FEBRUARY  2015

    

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New Media & the Courts Resources

IN THIS ISSUE

​​That :) can get you into trouble in a court of law

  
You may want to think before you type :) or :(. Today, emojis are a common form of communication, and because we use them so often, they are being included as evidence in several court cases across the country. According to an article on Wired.com, several arrests and prosecutions have included emojis. In one recent case, a Pennsylvania man who was convicted for using Facebook posts to threaten his ex-wife, has said that a threatening post toward her was clearly meant in “jest” because he included a smiley sticking its tongue out :P. Greg Hurley, an analyst for the National Center for State Courts, states, “To me, emoji are no different than drug slang in a criminal controlled substances case. They may need some interpretation in some situations, in others the content may be obvious.”

Prisoner gets 37 years of solitary confinement for 38 Facebook posts

   
In the South Carolina Department of Corrections (SCDC), the punishment for a prisoner using social media is significant. The Electronic Frontier Foundation used South Carolina’s Freedom of Information Act to discover nearly 400 cases have been brought against inmates since the SCDC declared “creating and/or assisting with a social networking site” a level-one offense in 2012. Each time an inmate accesses Facebook is counted as a separate Level 1 violation, which leads to punishments like inmates being sentenced to isolation for years at a time, the report said. A SocialTimes article revealed that one inmate received more than 37 years in solitary confinement for 38 posts on Facebook.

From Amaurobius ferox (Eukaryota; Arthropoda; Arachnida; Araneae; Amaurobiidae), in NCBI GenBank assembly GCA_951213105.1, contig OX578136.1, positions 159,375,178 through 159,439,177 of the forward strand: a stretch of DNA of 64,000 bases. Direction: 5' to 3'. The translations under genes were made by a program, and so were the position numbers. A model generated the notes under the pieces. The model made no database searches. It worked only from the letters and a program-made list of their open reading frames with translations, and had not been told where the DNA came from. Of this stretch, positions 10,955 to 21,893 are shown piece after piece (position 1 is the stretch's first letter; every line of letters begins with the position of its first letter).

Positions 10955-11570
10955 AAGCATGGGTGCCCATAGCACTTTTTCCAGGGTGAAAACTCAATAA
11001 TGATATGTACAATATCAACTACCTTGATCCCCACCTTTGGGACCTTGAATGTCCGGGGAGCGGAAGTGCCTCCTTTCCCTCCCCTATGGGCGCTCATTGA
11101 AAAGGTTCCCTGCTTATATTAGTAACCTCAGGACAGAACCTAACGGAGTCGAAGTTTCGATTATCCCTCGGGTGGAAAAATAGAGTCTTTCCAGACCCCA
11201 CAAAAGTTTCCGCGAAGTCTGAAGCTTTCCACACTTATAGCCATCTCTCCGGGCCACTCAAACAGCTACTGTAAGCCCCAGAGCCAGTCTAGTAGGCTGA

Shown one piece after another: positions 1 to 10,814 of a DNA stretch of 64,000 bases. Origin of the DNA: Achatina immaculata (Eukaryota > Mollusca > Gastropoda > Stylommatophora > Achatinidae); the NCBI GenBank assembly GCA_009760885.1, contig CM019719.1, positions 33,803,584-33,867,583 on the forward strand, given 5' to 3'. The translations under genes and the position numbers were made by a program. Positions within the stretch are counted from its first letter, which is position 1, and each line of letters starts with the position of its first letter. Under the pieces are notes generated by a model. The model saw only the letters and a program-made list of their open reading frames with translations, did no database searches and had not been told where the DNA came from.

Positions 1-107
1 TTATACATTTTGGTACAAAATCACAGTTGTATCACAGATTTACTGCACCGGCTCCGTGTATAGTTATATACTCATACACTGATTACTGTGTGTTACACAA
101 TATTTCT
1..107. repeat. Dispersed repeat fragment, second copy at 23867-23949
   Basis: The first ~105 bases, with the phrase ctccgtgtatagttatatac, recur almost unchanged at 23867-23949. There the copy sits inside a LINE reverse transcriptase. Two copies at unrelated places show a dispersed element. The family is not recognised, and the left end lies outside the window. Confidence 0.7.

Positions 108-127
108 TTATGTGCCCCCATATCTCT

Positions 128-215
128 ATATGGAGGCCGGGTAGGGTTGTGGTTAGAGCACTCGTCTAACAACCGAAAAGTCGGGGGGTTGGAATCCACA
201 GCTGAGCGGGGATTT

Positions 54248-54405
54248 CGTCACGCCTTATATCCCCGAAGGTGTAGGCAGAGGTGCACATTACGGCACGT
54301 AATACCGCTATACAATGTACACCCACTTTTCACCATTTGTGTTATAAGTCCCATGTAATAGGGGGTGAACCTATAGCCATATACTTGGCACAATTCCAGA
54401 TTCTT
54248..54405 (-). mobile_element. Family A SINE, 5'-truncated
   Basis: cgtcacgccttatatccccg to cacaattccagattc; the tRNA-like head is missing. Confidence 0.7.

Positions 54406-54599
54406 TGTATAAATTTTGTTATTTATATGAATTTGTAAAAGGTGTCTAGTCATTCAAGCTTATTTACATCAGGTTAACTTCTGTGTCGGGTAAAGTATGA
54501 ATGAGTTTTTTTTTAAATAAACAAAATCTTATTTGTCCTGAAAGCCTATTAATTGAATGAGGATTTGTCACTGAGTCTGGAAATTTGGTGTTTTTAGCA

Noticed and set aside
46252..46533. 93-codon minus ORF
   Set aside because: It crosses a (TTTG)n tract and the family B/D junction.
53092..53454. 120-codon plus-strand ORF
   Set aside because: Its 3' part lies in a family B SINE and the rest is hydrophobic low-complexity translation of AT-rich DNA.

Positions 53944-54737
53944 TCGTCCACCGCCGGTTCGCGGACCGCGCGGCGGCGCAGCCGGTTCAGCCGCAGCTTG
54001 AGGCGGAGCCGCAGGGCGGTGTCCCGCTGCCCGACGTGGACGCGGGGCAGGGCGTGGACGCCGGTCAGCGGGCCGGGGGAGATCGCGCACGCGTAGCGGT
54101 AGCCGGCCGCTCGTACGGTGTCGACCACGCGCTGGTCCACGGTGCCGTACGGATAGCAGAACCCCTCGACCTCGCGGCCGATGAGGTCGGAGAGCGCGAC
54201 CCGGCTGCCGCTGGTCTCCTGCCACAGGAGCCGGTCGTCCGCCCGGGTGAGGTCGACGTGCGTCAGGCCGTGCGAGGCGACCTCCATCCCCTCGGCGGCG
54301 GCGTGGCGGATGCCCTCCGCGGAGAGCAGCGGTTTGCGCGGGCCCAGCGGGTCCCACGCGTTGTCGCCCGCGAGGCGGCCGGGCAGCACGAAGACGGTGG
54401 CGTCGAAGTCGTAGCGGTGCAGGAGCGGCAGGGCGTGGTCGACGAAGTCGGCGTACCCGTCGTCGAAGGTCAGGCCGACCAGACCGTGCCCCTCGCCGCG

Realtor sues Yelp for help

   

A Texas realtor claims he lost big business because of a negative comment on Yelp. Now he is suing the social media network to learn who made the online comment about him. Yelp users are anonymous and freedom of speech protects anonymous comments. An attorney for Yelp argued that the realtor must prove the statements written about him are false before a judge can force Yelp to hand over the user’s identity. A judge is set to make a ruling next month.


Pretty little tweets of love

Two courts posted some sweet tweets this Valentine’s Day.  The D.C. Superior Court announced via Twitter that they would be performing 14 weddings on Saturday, February 14, Valentine’s Day. Court News Ohio shared four bittersweet love stories of judicial couples currently on the bench.


Social media tip of the month—it's all in the timing


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Please e-mail Deirdre Roesch.